The Right state: the Left’s poem is overly lacking in thought. The Left state: no faults.
In judgement: the Left has ‘for that cruel one’ (ukibito yue ni) – does this mean perhaps that one is unable to sleep as a result of someone’s cruelty? The reference to ‘a shrimp among the seaweed’ (mo ni sumu mushi) in the Right’s latter section feels overly abrupt and sounds lacking in connection to anything else in the poem. ‘That cruel one’ sounds somewhat insufficient, but it certainly has no faults. Thus, the Left wins.
The Gentlemen of the Right: the Left’s poem has no faults to mention. The Gentlemen of the Left state: we wonder about the appropriateness of ‘dewfall damps down’ (tsuyu ni wa moenu).
In judgement: the Left’s poem has been stated to be without fault by the gentlemen present. In the Right’s poem, I wonder if saying, ‘dewfall damps down’ is meaning nothing burns in autumn? On the matter of using the term ‘summer insects’ (natsumushi) to refer to fireflies, I do wonder whether it is appropriate to imply with one’s composition that there are no such insects in autumn. Although in the Collection of Poems to Sing Aloud, fireflies occur in the Summer section, among the same collection’s Chinese poems there is ‘in the dark before dawn innumerable fireflies start from the autumn grasses’. Furthermore, in Pan Anren’s ‘Rhapsody on Autumn Inspirations’ he says, ‘Glittering fireflies shine by the palace gate, and crickets sing from the eaves of the fence’. Even though there are countless cases of Autumn fireflies, how can one have composed suggesting that there are not? Thus, the Left wins.
Composed for a picture based on the Song of Everlasting Woe, for the scene where Xuanzong had returned home and the emperor was depicted weeping with insects calling from the withered cogon grass all around him.
asadi ga Fara to
yosugara musi no
ne nomi zo naku
My old home
With cogon grass is
All night the insects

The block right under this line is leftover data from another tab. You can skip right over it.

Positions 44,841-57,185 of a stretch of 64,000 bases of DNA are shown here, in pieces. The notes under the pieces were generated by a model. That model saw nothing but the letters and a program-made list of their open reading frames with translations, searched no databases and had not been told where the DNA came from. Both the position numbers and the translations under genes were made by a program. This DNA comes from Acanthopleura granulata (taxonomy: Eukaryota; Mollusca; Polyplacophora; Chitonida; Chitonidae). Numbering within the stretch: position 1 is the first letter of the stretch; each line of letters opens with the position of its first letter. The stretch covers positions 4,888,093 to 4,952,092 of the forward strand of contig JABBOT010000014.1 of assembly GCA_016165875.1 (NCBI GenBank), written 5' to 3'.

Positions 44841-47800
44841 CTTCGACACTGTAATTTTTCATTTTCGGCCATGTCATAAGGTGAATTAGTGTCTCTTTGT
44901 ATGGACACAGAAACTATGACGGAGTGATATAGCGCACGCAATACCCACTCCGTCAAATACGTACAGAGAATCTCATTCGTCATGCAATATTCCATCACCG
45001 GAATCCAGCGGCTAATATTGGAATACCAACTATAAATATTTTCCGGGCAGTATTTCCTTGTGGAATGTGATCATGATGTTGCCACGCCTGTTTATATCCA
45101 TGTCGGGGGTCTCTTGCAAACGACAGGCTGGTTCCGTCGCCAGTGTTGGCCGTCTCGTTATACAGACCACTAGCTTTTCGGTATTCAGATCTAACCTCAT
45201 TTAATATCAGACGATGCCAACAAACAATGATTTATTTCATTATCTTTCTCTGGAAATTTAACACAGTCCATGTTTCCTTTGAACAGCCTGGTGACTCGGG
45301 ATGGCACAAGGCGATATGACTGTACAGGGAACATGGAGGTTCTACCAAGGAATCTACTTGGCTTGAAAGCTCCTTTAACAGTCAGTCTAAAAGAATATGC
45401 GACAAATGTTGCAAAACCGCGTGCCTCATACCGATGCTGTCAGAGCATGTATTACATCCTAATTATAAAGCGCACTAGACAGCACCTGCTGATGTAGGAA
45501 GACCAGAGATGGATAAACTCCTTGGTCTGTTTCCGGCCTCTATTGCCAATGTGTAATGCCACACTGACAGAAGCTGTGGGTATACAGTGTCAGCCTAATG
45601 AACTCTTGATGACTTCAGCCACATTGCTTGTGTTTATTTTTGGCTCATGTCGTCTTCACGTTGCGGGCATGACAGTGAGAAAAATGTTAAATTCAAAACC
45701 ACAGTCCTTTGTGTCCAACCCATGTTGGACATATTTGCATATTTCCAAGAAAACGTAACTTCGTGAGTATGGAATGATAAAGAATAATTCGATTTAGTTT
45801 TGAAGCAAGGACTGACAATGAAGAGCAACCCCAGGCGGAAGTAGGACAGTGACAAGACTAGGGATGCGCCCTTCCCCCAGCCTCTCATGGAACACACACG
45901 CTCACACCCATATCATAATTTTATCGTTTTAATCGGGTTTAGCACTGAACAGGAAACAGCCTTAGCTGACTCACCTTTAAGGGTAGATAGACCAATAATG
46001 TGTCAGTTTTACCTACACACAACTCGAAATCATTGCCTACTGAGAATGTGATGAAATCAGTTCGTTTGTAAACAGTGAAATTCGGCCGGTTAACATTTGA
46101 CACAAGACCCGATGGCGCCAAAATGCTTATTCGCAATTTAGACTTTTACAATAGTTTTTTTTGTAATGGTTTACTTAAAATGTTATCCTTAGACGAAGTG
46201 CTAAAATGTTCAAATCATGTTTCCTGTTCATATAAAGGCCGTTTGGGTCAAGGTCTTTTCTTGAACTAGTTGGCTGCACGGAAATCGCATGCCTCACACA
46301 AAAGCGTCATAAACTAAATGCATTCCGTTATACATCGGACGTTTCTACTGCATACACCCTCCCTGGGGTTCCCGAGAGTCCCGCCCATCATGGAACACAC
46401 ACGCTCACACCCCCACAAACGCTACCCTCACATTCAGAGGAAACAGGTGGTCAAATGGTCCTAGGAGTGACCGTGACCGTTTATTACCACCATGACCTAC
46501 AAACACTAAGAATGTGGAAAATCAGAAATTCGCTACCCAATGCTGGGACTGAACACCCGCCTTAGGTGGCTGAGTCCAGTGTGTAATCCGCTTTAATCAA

Simply let forth their cries…
The Right state that they are unable to understand [kokoro yukazu] the usage of ‘revealed’ (miewakaru) in the Left’s poem. The Left find no faults in the Right’s poem.
Shunzei’s judgement: The Left’s use of ‘revealed’ sounds appropriate [yoroshiku kikoehaberu] in this poem, and ‘on this withered field the insects’ (kareno wa mushi) is most tasteful [yū ni koso haberumere]. The conception of the Right’s ‘Autumn’s hues have faded from this field’ (aki no iro no utsurou nobe) where ‘sorrow is evergreen’ (aware wa karenu) is most moving, indeed; the Left, too, has a find conclusion to their poem, and so with both being heartfelt [kokoro utsurite], the round should tie.
The Right say that the Left’s poem is ‘fine, perhaps’ [yoroshiki ka]. The Left reply that the Right’s ‘lacks any faults.’
Shunzei’s judgement: Both poems are on the topic of ‘withered fields’ and the Right has a fine final section with ‘the plain of Miyagino’ (miyagino no hara), but the initial section with ‘stags’ and ‘insects’ sounds as if the poet is enumerating members of list [kazoetatetaru yō ni ya kikoyu]. The Left, with its ‘The fields autumn bring back to me’ (nohara ni aki no shinobarete), followed by ‘Within my heart a stag cries out’ (kokoro no uchi ni shika zo nakinuru), is most fine. The Left should win.